New Ways Old Ways - Corrugated Iron Youth Theatre

New Ways Old Ways - Corrugated Iron Youth Theatre


    Brown's Mart Theatre, Darwin City

    March, 1990

    Nhulunbuy, Groote Eylandt, Jabiru, Katherine, Beswick, Lajamanu, Alice Springs, Tennant Creek,
    Canberra Theatre Festival for Youth

    April, May, 1990

    During 1989 Corrugated Iron Youth Theatre advertised a state-wide competition for playwrights up to the age of 25 years. Of the 40 or so entries received based on the theme “New Ways Old Ways” five were selected to form a touring program of short one-act plays. Corrugated Iron Youth Theatre produced the plays, directed by Steve Gration, designed by Tim Newth and choreographed by Sarah Calver.

    In particular, The Girl Who Was Taken Away was another play from the community of Lajamanu senior girls class, written by Selma Sampson Nampijinpa. Again Sarah Calver and Tim Newth worked with the other core creative team and were able to continue face-to-face contact with Lajamanu, strengthening their connections and relationships.

    Creative Personnel

    Director: Steve Gration
    Choreographer: Sarah Calver
    Designer: Tim Newth
    Musician: Jenny Vuletic
    Tour Manager: Bill Searle
    Production Manager: Trish Latham


    Conrad Page, Andrea Clements, Maggie Miles, Derek Smith, Trish Latham, Philomene Dusseljee, Tim Newth, Sarah Calver


    • Some Things Never Change by Peter Sutherland, Darwin
      Some animals are territorial, some humans behave like animals. Sometimes the difference is hard to tell. Fluffy - Conrad, Arthur Potter - Philomene, Baz Smith - Andrea, Kathleen Potter - Derek, Jenny - Maggi, Karen Hall - Tim, Frank Hall - Trish.
    • Mother To Daughter by Antonia Lewis, Darwin
      A musical dialogue exposing a mother's and daughter's attempt to come to terms with their different values and opinions on relationships, dating and fashion. Daughter - Maggi, Mother - Philomene
    • The Girl Who Was Taken Away From Her Family by Selma Sampson Nampijinpa, Lajamanu
      Not so many years ago Aboriginal children were taken away from their families to live with white people and work as servants. Violet - Trish, Violet's mum - Philomene/Sarah, Mrs Wood - Maggi/Andrea, Mr Wood - Derek/Tim, John - Conrad, Violet's dad - Tim
    • Dinner by Laragh Gollogly, Darwin
      In a culture where rituals no longer have an important place, a family dinner conversation takes on a greater meaning than first imagined. Mum - Andrea, Baby daughter - Philomene, Brother - Derek, Older sister - Maggi, Dad - Conrad
    • Grandma, What’s a Tree? by Simone Busch, Nhulunbuy
      The nature museum will be open for the first time in fifty years. The last remaining tree on earth will be displayed. Not everyone  queuing to see the tree has good intentions. River  - Trish, Grandma - Maggi, Sky - Andrea, Miss Banks - Philomene, Franklyn Brown - Derek, Jerome Sawyer - Conrad, Curator - Tim, Mythical bird - Sarah.

    New Ways Old Ways was the second program of Northern Territory young playwrights' works produced by Corrugated Iron following a Territory-wide young playwrights competition. The first program of this nature - Living in Isolation - had a successful Territory tour in 1988. Developed as a touring program, the design and nature of the performances have taken into consideration the limitations of a small touring ensemble and the diversity of Northern Territory communities who will witness the performances. The five young actors are supported by professional theatre workers. In performance, the Director, Designer, Production Manager, and Choreographer perform in cameo roles. The entire ensemble will provide theatre skills workshops for community groups and young people whilst on tour.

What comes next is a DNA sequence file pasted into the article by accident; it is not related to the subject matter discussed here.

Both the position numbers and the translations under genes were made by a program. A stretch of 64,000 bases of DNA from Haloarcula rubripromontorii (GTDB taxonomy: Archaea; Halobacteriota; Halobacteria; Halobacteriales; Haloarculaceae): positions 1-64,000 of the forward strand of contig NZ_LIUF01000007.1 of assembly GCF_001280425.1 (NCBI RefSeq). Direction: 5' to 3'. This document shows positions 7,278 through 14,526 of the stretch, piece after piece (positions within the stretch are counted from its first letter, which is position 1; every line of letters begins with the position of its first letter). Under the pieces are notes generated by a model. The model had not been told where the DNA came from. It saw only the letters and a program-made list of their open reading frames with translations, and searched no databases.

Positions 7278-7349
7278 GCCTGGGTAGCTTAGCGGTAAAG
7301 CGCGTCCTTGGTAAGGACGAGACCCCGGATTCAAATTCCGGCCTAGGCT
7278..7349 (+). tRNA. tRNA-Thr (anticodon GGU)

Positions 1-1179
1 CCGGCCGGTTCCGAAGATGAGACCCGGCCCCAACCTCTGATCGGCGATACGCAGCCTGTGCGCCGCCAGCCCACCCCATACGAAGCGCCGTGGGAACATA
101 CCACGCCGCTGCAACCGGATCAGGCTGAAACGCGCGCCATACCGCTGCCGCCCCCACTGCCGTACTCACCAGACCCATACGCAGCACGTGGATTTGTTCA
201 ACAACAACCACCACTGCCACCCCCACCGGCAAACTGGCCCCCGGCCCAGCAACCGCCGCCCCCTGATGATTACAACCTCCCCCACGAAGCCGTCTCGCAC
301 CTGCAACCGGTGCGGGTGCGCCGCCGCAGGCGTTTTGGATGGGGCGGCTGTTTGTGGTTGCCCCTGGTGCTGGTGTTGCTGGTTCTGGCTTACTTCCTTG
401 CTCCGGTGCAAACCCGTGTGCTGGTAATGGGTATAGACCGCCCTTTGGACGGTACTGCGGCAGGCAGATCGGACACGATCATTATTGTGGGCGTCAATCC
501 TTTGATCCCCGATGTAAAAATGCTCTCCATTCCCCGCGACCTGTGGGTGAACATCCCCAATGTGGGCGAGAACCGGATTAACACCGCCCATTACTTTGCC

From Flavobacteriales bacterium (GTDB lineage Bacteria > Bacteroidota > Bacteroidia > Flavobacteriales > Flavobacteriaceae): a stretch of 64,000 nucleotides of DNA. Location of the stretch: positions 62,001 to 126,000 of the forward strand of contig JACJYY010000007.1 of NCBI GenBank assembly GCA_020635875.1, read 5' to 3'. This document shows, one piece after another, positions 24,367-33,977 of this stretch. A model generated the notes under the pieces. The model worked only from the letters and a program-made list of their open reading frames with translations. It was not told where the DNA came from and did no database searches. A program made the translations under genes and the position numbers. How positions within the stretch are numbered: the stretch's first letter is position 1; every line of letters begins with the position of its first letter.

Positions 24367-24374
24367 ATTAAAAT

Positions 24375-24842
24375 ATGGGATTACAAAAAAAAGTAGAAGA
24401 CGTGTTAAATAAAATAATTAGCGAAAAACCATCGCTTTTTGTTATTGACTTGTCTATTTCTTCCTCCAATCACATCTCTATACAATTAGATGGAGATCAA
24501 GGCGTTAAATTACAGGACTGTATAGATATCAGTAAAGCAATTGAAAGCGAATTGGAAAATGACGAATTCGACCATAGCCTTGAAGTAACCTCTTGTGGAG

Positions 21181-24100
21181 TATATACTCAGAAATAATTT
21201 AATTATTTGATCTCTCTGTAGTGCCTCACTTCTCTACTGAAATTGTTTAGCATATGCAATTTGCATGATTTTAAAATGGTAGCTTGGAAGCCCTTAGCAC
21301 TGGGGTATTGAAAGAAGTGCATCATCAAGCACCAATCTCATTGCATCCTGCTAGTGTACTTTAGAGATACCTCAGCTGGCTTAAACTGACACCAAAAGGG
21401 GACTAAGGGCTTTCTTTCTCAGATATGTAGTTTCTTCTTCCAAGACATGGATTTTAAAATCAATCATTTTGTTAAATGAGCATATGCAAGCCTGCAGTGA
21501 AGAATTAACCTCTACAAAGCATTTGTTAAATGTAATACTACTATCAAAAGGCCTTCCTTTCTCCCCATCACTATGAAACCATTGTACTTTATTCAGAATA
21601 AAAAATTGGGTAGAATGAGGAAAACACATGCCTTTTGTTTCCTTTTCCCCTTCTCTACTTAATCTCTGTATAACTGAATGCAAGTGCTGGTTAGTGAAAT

Over forty entries were received from which five were chosen to be taken into production. 
    Peter Sutherland was 16 and attended St John's College, where he was a committed drama student.
    Antonia Lewis was 12, and attended Sanderson High School, where she had a strong passion for all forms of literature and displayed a maturity well beyond her years.
    Selma Sampson Nampijinpa, Lajamanu, was aged 14. Lajamanu is a Warlpiri-speaking community in the central desert region. Selma was studying at Kormilda College.
    Laragh Gollogly, 19, was born in Dublin, Ireland. She lived for three years in Alaska and then moved to Darwin. At the time of this tour, she was living in Tasmania.
    Simone Busch, 22, has lived in Nhulunbuy since she was five. From the age of eight, she was a member of the Gove Junior Theatre and began writing plays as a teenager. Simone has completed a Bachelor of Arts Degree, majoring in Literature.


    Dance Development Office: Sarah Calver

    [Under Brown’s Mart Community Arts – Executive Officer Ken Conway]

    Photo: Yoris Wilson. Standing ( l-r) Trish Latham, Andrea Clements, Maggie Myles, Philomene Dusseljee, Sarah Calver. Sitting (l-r) Tim Newth, Conrad page, Steve Gration, Derek Smith
    Photo: Yoris Wilson. (l-r) Tim Newth , Sarah Calver
    Poster: Hand drawn by Tim Newth, model Loretta Napangardi Johnson

    Explore Further

    Eras of Youth Dance


    “You cannot say you have experienced theatre until you have seen Conrad Page dressed as a carrot … New Ways Old Ways is a strong start to Corrugated Iron’s year. The production is all Territorian and testifies to a wealth of talent: writers, performers, visionaries – we have them aplenty.”

    “The plays covered a range of important issues, past, present, and future were entertaining in their content and performed with great energy and conviction.”  Groote Eylandt Newsletter, 4 May 1990

    “Selma Sampson Nampijinpa, a 14-year-old from Lajamanu, has written a tender, sad story, … with a touching melancholy and dignity.”  June Kane, NT News. 30 March 1990

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